- How much should you pay? That depends on what you are supplying and how much it interrupts your ability to continue to work in your office. Ideally, the specialist should be responsible for supplying their own supplies and staffing needs. In that case, you can expect to pay them about 50% of what they do. While we are talking about pay: If it is in the form of a percentage, keep in mind that it should not be a percentage of production. It should only be a percentage of collections. You can’t pay what you don’t collect. In this situation, I would want them to use the practice software and we bill the patient after the specialist fills out and files the insurance. This keeps all the numbers and follow-up in line with the systems in your office. I have a friend that deals with about 100 specialists for their accounting needs. In his group the overheads for each specialty are as follows:
- Endodontists: 39.8%
- Oral Surgeons: 51.4%
- Orthodontists: 62.9%
- Pediatric dentists: 52.2%
- Periodontists: 9%
NOTE: Most specialists are going to want you to pay them about 50% of what they do, yet most of these specialists don’t or can’t make that percentage in their own practices. Yes, you get money for a procedure that most often you could do yourself, but because you refer it out you feel you need to recapture that lost income through a third party. I would argue that you deserve more. This would be especially true if you market their services, need staff to service them while they are in your practice while taking on the risk from litigation and financial liability along with your reputation if this does not work out well. Don’t forget that you supply the patients that they themselves were not able to attract, in your office that they couldn’t afford, using staff they don’t have, while all the time trading on your reputation with the patient. Think long and hard about a fair deal for both of you in the light of your business strategy. Specialists that are associates in an owner specialist’s office are paid an average of 37%-43% depending on the specific specialty.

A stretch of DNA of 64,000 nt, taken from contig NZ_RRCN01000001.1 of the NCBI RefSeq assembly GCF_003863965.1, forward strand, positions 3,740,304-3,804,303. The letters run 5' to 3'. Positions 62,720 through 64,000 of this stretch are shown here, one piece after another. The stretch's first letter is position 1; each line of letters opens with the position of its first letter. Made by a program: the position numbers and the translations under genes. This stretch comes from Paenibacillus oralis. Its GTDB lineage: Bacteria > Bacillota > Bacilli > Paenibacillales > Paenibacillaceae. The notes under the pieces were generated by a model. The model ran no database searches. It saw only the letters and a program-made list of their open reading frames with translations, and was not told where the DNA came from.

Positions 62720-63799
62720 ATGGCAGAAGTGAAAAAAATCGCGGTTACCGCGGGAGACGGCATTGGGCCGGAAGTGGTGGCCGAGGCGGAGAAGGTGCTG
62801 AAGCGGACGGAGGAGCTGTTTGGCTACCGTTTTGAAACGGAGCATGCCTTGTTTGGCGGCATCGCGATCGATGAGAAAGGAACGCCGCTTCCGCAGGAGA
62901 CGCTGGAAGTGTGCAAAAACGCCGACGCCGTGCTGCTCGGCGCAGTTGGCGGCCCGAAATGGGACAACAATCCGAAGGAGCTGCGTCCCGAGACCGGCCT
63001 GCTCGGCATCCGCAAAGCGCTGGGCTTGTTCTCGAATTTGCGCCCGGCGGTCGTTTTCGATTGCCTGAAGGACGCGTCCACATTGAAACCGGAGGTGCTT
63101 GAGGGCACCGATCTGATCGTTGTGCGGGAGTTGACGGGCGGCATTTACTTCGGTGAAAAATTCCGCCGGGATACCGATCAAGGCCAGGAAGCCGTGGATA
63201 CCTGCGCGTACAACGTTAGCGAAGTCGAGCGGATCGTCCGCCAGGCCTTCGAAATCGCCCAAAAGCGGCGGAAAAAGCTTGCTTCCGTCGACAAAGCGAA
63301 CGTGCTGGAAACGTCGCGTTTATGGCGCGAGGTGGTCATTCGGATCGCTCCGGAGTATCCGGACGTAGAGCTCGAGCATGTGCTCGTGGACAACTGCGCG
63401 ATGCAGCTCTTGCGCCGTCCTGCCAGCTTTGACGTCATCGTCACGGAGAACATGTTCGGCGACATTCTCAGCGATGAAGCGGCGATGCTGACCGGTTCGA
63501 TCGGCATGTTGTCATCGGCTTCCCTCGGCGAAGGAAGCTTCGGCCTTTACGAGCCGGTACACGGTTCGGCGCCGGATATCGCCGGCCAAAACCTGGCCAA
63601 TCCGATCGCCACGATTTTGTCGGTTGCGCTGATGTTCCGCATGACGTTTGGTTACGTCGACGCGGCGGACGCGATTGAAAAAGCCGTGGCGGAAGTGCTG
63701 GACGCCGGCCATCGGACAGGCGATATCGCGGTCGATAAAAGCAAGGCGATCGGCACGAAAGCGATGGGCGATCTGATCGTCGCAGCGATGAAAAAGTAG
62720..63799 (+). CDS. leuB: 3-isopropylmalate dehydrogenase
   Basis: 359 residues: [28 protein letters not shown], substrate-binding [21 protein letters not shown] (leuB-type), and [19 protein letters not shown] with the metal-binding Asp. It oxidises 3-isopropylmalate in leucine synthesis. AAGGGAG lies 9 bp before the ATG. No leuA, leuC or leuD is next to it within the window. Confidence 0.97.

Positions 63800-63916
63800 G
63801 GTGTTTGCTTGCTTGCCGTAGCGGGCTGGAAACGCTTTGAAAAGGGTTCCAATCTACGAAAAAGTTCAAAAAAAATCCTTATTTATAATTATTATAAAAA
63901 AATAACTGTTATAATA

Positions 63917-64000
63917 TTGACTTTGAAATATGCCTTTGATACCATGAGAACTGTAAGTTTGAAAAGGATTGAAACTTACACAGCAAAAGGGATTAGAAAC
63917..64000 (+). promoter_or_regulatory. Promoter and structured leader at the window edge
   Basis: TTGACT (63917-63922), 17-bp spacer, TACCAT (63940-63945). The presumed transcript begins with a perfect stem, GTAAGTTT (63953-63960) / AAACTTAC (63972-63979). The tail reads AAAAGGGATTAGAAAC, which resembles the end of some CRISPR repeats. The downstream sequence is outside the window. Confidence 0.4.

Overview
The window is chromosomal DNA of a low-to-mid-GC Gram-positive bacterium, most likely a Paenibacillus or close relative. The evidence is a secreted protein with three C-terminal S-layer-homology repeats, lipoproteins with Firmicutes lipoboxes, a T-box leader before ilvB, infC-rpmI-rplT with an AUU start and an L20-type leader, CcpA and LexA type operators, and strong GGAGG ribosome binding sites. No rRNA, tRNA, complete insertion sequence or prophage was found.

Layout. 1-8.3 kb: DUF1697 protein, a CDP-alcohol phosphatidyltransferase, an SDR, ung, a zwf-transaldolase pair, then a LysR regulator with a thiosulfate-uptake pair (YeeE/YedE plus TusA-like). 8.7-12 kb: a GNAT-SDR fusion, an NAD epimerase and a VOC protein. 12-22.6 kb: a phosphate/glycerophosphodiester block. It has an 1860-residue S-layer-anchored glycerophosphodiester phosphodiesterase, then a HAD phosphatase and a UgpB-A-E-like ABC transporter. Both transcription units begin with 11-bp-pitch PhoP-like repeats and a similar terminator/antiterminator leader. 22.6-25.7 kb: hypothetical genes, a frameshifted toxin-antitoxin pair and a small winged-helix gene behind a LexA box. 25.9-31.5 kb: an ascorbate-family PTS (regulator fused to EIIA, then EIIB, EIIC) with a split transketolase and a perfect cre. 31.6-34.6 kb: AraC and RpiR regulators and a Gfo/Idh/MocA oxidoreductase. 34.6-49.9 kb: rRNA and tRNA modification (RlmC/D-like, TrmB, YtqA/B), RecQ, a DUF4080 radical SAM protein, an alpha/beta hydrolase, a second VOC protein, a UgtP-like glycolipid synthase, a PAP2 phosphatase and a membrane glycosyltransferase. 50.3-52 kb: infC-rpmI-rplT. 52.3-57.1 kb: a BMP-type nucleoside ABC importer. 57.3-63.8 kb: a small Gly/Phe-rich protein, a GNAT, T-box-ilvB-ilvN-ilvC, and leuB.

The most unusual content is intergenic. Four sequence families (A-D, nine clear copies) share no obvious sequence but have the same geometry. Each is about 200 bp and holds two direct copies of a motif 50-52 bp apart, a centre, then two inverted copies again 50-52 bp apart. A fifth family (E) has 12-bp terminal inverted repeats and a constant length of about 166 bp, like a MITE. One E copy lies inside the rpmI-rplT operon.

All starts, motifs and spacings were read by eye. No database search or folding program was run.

- Hours or schedule: It is easier on your schedule if they could work a day you are not there. From a culture standpoint, you probably want some oversight, so having them work on days you are there ensures that you have your hand on the pulse of their practice as well as your own. There are positives and negatives to both approaches. Think this through before you sign your contract.
- Termination of the relationship: Consider your state board and the legal considerations of abandonment. This is especially true in Orthodontics. Be clear on who is responsible for finishing the treatment, as well as who fixes what the specialist messed up. Yep, specialists tend to have failures just like everyone else. An upset patient that comes to “your” practice for a specialty procedure feels “you, the owner”, are responsible for the results and their satisfaction even though a specialist treated them. What happens when you or they terminate the contract? Great contracts as well as strong communication and a crystal-clear discussion of all of these points are super important. This specialist is the face and voice of your practice as he or she delivers services to patients in your office. Make sure you know how the patients feel about the experience.
- The comment card: This is an easy way to make sure the patients being treated by you or the specialist have an anonymous way to give you feed back. Click this link to see a copy of the comment card.
As you can see, this is big step when you open your office and expose your patients to an in-house specialist. Take the time to get it right. This is how you Summit.
Michael Abernathy, DDS
PS. Ever wonder why I sign off these articles with my personal email and personal cell number? I want you to reach out, call, start a dialogue and consider what you can do now to grow and preserve your financial future. There is a way and it begins with a call and a frank discussion of where you are and where you want to be. That is how you Summit.